Berwick Historical Society
Early Settlers of Berwick, Maine – (Part 2)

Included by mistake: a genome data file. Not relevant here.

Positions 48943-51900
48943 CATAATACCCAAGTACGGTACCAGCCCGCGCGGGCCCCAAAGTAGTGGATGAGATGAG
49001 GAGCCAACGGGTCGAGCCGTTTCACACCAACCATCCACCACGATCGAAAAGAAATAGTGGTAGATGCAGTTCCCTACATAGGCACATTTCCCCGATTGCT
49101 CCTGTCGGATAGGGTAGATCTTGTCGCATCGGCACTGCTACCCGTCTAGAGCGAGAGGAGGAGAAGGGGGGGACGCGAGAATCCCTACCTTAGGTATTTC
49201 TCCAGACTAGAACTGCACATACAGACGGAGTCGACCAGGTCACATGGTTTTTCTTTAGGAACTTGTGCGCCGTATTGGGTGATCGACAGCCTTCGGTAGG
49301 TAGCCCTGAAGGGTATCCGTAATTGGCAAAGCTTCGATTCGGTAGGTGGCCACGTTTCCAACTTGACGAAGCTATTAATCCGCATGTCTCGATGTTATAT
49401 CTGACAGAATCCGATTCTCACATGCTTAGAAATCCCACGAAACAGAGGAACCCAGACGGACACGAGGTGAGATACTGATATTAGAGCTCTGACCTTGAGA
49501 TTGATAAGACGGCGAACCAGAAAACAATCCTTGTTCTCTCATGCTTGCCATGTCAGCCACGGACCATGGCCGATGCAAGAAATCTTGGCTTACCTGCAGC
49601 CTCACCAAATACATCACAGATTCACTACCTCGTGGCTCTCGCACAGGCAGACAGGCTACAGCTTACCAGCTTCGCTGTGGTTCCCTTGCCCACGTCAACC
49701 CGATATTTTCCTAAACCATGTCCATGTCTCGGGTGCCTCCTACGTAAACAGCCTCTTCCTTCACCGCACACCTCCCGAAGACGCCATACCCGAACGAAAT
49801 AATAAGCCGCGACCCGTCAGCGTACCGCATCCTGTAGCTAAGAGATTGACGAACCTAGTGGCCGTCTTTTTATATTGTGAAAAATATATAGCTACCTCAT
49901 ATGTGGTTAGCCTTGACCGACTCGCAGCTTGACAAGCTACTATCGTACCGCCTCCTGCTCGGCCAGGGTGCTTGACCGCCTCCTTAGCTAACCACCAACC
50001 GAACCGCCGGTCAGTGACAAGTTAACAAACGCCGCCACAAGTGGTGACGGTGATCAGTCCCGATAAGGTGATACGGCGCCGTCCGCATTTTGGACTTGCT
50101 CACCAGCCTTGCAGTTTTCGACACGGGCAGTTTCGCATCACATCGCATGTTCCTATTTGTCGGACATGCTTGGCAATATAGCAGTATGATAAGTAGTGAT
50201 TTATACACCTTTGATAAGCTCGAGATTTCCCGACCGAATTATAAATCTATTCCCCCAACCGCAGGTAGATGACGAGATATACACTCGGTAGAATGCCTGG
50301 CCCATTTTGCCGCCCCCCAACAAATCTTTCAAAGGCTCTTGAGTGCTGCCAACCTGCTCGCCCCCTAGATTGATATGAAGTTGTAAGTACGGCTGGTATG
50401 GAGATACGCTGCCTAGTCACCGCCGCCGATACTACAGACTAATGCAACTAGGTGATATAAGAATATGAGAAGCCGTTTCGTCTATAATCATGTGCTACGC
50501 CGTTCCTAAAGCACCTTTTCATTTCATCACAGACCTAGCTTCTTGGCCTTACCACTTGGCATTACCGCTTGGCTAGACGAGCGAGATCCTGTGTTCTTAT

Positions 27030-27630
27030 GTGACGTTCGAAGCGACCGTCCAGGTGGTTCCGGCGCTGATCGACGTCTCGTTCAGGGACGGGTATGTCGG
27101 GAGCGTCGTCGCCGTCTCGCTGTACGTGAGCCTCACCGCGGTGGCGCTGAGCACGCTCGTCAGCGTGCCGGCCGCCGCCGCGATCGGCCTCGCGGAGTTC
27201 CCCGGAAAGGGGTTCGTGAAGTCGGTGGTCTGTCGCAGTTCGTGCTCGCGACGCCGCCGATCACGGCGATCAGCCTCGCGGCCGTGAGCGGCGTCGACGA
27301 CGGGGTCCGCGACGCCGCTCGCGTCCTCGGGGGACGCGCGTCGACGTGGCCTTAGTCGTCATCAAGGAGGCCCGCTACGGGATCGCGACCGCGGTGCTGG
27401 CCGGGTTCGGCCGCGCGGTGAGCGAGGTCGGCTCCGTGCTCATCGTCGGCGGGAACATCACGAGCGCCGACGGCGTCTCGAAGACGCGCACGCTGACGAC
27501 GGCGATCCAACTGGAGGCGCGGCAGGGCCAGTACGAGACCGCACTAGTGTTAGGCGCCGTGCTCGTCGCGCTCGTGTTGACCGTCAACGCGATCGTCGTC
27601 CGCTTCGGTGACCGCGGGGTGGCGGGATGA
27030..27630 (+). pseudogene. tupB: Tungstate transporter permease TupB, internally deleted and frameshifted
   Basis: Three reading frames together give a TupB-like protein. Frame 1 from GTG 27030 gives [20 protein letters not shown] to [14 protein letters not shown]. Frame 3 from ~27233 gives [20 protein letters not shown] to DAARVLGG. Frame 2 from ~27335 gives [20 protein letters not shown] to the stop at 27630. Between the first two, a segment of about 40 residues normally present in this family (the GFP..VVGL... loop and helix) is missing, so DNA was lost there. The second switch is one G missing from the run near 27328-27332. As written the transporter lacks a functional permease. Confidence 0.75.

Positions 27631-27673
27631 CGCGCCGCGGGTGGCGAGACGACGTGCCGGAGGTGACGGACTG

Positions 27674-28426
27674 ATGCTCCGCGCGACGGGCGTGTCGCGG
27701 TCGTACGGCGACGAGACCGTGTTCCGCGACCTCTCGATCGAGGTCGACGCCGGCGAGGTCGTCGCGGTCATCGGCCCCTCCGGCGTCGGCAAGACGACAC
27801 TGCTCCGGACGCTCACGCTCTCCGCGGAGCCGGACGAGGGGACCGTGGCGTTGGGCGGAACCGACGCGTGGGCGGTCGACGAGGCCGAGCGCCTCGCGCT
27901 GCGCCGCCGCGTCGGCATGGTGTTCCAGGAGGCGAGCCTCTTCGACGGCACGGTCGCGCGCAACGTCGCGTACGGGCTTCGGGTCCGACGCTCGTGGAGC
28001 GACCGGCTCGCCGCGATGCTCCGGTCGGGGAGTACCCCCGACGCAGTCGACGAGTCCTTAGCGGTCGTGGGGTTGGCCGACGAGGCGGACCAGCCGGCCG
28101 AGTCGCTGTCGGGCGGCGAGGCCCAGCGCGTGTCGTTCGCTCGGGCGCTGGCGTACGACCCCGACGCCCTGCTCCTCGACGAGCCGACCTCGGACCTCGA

The appearance of these English explorers was the first sign of a changing world. By then, France and England were looking to New England as a rich source of land, fish, timber, and animal furs. In 1629, England’s Council of Plymouth issued a grant of land to the London-based Laconia Company that extended from western New York to the coast of Maine. The Company hoped to colonize northern New England by first establishing year round trading posts and fishing operations on the region’s rivers. Two years later, the Laconia Company established three posts in Rye, Portsmouth, and on the Salmon Falls River, just below its junction with the Great Work’s River in South Berwick or Rollinsford, New Hampshire. The Newichawannock trading house did a brisk trade with the Indians of the Piscataqua River region, exchanging items such as liquor, blankets, hatchets, kettles, coats, shirts, and shoes for beaver pelts and furs and moose, bear, and otter skins. In addition, the English newcomers employed one hundred or more Wabanaki Indians who planted corn and established a vegetable garden on the grounds of the post.